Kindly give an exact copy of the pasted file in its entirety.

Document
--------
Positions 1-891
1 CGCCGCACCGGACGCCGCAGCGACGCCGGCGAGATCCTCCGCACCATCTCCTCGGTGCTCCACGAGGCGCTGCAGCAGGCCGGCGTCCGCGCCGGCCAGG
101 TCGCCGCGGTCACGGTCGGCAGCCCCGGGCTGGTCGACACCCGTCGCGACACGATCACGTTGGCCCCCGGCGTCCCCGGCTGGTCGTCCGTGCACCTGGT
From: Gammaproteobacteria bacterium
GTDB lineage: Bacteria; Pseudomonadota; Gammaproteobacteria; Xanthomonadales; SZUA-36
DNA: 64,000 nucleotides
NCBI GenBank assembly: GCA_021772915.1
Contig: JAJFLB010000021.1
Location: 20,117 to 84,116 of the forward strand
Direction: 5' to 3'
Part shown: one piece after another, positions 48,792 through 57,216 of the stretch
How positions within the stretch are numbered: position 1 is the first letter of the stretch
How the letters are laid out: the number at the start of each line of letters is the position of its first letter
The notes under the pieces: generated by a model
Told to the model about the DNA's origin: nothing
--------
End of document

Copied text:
Positions 1-891
1 CGCCGCACCGGACGCCGCAGCGACGCCGGCGAGATCCTCCGCACCATCTCCTCGGTGCTCCACGAGGCGCTGCAGCAGGCCGGCGTCCGCGCCGGCCAGG
101 TCGCCGCGGTCACGGTCGGCAGCCCCGGGCTGGTCGACACCCGTCGCGACACGATCACGTTGGCCCCCGGCGTCCCCGGCTGGTCGTCCGTGCACCTGGT
From: Gammaproteobacteria bacterium
GTDB lineage: Bacteria; Pseudomonadota; Gammaproteobacteria; Xanthomonadales; SZUA-36
DNA: 64,000 nucleotides
NCBI GenBank assembly: GCA_021772915.1
Contig: JAJFLB010000021.1
Location: 20,117 to 84,116 of the forward strand
Direction: 5' to 3'
Part shown: one piece after another, positions 48,792 through 57,216 of the stretch
How positions within the stretch are numbered: position 1 is the first letter of the stretch
How the letters are laid out: the number at the start of each line of letters is the position of its first letter
The notes under the pieces: generated by a model
Told to the model about the DNA's origin: nothing